Although the international community has remained silent for the most part during the conflict in Yemen, it can no longer afford to turn a blind eye to what the United Nations noted as one of the world’s worst ongoing humanitarian crises.
The war that broke out more than two years ago has already claimed more than 7,600 lives, mostly civilians, wounded nearly 42,000, and internally displaced over 3 million individuals.
Several key players have been directly and indirectly contributing to the conflict in the Gulf region’s poorest state. On one hand, there is the Saudi-led coalition of mostly Sunni states that has been conducting airstrike and military campaigns since March 2015 in an attempt to re-establish the internationally recognised government of President Abdrabbuh Mansur Hadi in Yemen.
On the other hand, there are armed Houthi rebels, loyal to former authoritarian President Ali Abdullah Saleh and supported by regional Shia power Iran. The US and UK have added more fuel to the fire by providing aid with intelligence and logistics, besides selling arms, to the Saudi coalition.
This emergency has created a range of major humanitarian challenges such as food and water scarcity, dramatic spike in acute malnutrition, increased risk of contagious diseases, inadequate supply of medicine and equipment, unsafe conditions causing people to flee their homes, and widespread shelter needs among others.
The deepening crisis in Yemen demands greater and immediate action by donor countries, humanitarian organisations, international aid agencies, civil society organisations, different UN agencies as well as member states of the UN Security Council.
The UN Office for the Coordination of Humanitarian Affairs estimates that 17 million Yemenis are food insecure -- millions of children and women are suffering from severe malnutrition, more than 7 million could face starvation, and about 20.7 million people desperately require some form of humanitarian assistance in what is “creating the largest food security emergency in the world.”
Having adequate aid is not enough if it does not reach those in need. Currently, both the Saudi coalition and Houti rebels are blocking access to aid by civilians, which is in breach of international law
If famine grips Yemen, governments will have no excuse for their failure to rescue innocent Yemenis because aid agencies have repeatedly warned them of the imminent danger and grave consequences of this man-made catastrophe which could be averted if they acted at the right time.
Mark Kaye, spokesperson of Save the Children, Yemen, stated: “If things are not done now, we are going to be looking back on this and millions of children will have starved to death, and we’ll all have been aware of this for some time.
That will shame us as an international community for years to come.”
Besides food scarcity, acute shortage of water, sanitation, and hygiene services have also intensified over the last few years.
Approximately 15.7 million people need support to access safe drinking water and sanitation. A massive cholera epidemic has only exacerbated the crisis, affecting at least half a million of the population, owing to the inaccessibility of safe drinking water and sanitation.
A mare’s nest of misery
With a crumbling health system, cholera victims and others fail to receive medical treatment. A report by the World Health Organisation reveals that about 55% of health facilities are not functional.
Approximately 14.8 million people do not have access to primary health care, with 8.8 million living in severely affected areas.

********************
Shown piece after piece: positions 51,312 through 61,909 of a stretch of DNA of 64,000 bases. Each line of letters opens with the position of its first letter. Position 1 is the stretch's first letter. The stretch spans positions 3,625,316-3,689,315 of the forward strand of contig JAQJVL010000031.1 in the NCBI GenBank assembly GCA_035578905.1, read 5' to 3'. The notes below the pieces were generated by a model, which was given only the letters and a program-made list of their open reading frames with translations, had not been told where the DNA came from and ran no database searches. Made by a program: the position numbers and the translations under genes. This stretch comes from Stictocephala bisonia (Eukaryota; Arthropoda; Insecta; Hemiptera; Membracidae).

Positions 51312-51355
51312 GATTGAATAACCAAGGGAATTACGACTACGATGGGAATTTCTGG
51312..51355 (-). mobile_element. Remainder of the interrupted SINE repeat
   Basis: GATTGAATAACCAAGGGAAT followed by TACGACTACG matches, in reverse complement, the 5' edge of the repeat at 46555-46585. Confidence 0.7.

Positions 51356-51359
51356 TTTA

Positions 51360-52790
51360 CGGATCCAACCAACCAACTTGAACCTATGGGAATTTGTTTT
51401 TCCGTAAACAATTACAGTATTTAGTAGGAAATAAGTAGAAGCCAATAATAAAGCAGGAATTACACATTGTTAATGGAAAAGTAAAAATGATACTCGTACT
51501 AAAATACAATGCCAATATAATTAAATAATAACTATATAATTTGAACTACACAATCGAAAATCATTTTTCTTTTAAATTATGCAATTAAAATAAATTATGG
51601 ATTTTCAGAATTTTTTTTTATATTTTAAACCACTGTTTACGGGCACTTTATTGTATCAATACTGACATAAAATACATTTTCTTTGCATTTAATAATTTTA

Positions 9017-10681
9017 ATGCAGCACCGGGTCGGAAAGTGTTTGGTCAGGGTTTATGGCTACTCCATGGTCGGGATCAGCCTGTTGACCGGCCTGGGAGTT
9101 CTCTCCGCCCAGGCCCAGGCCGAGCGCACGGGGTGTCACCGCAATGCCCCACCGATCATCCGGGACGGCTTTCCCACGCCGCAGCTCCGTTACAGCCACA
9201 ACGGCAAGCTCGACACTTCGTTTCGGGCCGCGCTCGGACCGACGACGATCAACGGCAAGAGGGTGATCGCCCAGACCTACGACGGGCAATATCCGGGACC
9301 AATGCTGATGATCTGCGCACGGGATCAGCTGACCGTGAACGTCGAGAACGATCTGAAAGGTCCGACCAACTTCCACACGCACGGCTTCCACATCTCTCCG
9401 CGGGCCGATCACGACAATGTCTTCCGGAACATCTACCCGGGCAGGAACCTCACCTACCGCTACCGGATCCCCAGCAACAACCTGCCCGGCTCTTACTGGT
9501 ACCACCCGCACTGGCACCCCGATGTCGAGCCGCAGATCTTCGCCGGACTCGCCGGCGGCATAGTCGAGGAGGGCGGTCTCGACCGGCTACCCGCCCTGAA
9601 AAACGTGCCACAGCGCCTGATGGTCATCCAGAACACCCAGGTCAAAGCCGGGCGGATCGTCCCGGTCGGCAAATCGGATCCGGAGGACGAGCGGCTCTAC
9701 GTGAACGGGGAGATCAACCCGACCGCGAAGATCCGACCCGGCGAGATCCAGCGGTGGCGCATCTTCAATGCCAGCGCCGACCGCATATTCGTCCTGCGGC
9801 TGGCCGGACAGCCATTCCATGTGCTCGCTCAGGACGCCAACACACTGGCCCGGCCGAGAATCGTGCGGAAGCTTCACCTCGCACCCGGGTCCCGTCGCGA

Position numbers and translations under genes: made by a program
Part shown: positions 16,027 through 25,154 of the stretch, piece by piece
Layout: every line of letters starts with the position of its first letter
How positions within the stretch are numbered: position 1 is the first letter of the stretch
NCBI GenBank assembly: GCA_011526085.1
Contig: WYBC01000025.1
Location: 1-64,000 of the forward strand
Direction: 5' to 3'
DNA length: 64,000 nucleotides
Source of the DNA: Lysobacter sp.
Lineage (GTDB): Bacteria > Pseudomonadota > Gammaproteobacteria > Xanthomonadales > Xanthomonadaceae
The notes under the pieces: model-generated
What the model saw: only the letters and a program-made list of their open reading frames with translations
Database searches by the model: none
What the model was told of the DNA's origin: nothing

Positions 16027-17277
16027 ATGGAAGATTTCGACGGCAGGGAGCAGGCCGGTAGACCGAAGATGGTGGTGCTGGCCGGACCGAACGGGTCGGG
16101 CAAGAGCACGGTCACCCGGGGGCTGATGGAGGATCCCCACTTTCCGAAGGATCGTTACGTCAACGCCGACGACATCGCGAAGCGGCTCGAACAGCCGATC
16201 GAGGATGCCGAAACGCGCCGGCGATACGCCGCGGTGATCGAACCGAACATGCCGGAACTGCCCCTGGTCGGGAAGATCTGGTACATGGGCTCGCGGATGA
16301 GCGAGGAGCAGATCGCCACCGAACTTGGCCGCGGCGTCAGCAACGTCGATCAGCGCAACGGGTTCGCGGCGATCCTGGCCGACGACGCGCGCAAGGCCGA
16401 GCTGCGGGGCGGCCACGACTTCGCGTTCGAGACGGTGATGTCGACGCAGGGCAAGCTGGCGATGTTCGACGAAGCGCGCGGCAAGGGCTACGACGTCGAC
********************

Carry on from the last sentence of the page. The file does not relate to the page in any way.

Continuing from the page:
Jacqueline Lopour from the Centre for International Governance Innovation, correctly points out that, if “unchecked,” the conflict in Yemen could become the source of the world’s next major refugee crisis.
Without urgent attention and effective action by the international community, the complex emergency in Yemen could very well turn into a repeat scenario of the Syrian refugee crisis that was largely ignored by the world until Europe was flooded by nearly a million asylum-seekers.
The international community should aim to limit the sufferings of Yemenis.
A way forward
As course of actions, they need to do two things straight away: First, raise the necessary fund for aid, and second, ensure the access to aid by the recipients.
As of August 26, the UN has raised only 41% of the $2.1 billion it requires to provide life-saving assistance to millions of individuals.
UN needs to organise aid conferences to bring together its member states and different civil society organisations to obtain the full funding for its 2017 Humanitarian Response Plan.
The US, boasting of being a humanitarian champion and being the largest donor to the UN fund, needs to step forward.
It needs to help fulfill the UN’s target as well as insist its close ally Saudi Arabia and other Gulf states release the funds they have officially pledged. It must also allow UNOCHA to decide on how the funds will be allocated without further intervention.
Having adequate aid is not enough if it does not reach those in need.
Currently, both the Saudi coalition and Houti rebels are blocking access to aid by civilians, which is in breach of international law.
The head of Oxfam’s Yemen program, Sajjad Mohammad, stated: “Urgent action is needed to get food into the country and move it from port to plate, along with vital fuel and medicines.”
The US can pressure Saudi coalition and attempt to negotiate with Houti rebels to open up the ports and help set up secure routes for aid delivery. Meanwhile, UK can utilise its leverage as the “pen-holder” in Yemen’s case to push United Nations Security Council and its member states to take meaningful action to protect civilians in crisis.
Nisha Ali is a graduate student at Harvard University. She has previously worked as a journalist and a social research consultant, and holds a degree in politics from The University of Melbourne.